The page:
Our stories are our medicine, our soul vitamins as Estes calls them. One of the ways that we find the Wild Woman is through the telling of stories, the singing over these bones. It’s these bones that show us the door to our scars, and it’s through our deepest scars that Wild Woman is most easily reached.
Myths and fairy tales are often a very powerful teaching aids. They frequently describe a journey of discovery about the nature of the world or the nature of the self, and some are initiatory stories of young people going through rites of passage which take them from childhood to adulthood.
The myth of Baba Yaga has inspired may artists and writers. In ‘Women Who Run With the Wolves’ Clarissa Pinkola Estes tells the story of Vasilisa the Wise. Over the years I have used this myth to inspire participants who come to my Writing for Wellness classes to, amongst other things, Sing over the Bones.
Baba Yaga (properly pronounced Baba Ye-gar, with the emphasis on the second syllable) is a character who appears in hundreds of Russian and Eastern European stories and fairy tales. She is known as ‘old bony legs’, and is notorious for eating children. She lives in a clearing in the woods1, in a hut that twirls around on bright yellow chicken legs. Its bolts and shutters are made of human bones. There is a fence around it made of human skulls.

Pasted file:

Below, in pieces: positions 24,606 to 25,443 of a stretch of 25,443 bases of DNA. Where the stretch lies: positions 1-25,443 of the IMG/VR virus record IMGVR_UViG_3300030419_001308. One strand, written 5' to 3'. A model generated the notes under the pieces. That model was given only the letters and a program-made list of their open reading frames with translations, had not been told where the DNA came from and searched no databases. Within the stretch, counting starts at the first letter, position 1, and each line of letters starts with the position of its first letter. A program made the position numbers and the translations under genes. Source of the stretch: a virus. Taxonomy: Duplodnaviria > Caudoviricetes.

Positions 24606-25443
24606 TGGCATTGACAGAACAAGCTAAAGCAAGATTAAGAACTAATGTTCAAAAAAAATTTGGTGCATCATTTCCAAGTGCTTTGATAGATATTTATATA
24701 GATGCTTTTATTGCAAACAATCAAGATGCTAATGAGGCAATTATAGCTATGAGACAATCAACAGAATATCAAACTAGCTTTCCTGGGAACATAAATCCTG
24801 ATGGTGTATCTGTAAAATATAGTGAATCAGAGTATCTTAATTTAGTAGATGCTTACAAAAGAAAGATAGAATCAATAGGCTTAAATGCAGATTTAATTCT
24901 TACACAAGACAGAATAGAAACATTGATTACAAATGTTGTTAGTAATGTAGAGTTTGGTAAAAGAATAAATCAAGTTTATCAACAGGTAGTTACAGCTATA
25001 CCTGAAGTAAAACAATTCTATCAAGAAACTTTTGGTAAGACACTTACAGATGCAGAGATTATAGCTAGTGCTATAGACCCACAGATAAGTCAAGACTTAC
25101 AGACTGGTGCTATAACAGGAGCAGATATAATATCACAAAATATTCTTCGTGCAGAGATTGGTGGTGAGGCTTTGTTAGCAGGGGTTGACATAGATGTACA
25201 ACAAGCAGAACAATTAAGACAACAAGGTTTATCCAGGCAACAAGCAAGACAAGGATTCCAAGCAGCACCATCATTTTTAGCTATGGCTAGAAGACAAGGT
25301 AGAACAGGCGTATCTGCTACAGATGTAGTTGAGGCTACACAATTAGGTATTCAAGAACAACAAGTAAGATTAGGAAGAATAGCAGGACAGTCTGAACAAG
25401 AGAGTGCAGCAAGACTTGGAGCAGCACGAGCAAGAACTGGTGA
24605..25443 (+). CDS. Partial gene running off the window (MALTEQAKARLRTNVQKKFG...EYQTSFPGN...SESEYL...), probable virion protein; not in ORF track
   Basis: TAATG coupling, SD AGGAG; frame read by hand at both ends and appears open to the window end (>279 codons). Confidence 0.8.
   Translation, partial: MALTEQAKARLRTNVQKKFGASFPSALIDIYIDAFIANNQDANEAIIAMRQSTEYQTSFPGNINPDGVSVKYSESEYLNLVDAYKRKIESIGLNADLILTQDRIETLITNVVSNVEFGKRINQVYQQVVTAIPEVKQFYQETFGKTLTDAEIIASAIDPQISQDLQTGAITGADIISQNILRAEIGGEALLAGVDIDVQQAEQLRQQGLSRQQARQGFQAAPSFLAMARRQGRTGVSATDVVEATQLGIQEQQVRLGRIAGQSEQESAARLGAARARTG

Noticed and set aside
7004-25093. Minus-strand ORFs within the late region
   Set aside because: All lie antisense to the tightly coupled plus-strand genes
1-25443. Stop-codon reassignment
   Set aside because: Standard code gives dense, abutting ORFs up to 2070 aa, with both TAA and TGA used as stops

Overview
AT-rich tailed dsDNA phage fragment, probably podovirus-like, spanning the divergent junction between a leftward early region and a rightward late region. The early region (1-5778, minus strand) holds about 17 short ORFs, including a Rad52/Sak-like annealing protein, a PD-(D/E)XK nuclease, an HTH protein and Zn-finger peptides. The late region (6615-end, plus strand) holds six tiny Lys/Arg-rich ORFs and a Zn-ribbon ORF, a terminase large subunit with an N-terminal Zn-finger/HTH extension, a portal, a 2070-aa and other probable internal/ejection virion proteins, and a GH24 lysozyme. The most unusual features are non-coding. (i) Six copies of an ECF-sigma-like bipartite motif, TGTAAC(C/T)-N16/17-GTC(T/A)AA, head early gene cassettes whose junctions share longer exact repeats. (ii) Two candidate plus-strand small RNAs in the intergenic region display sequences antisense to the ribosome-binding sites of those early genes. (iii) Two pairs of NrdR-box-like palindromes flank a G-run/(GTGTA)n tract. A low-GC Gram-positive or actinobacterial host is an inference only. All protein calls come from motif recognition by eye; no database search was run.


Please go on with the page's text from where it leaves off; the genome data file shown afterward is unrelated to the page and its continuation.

Her method of transport is a huge mortar and pestle (she uses the pestle to punt the mortar to make it fly) and she uses a broom to erase the marks of where she has been.
Baba Yaga sleeps on her enormous oven, which is sometimes used to cook children. She uses a large wooden spatula to push them into the oven and then locks the oven door. She eats an enormous amount of food – enough for ten men.
Participants who come to the House of Baba Yaga are challenged to complete a number of tasks for Baba and, upon satisfying her that they have completed an initiatory journey, have been photographed with a diamond-encrusted toad to mark completion.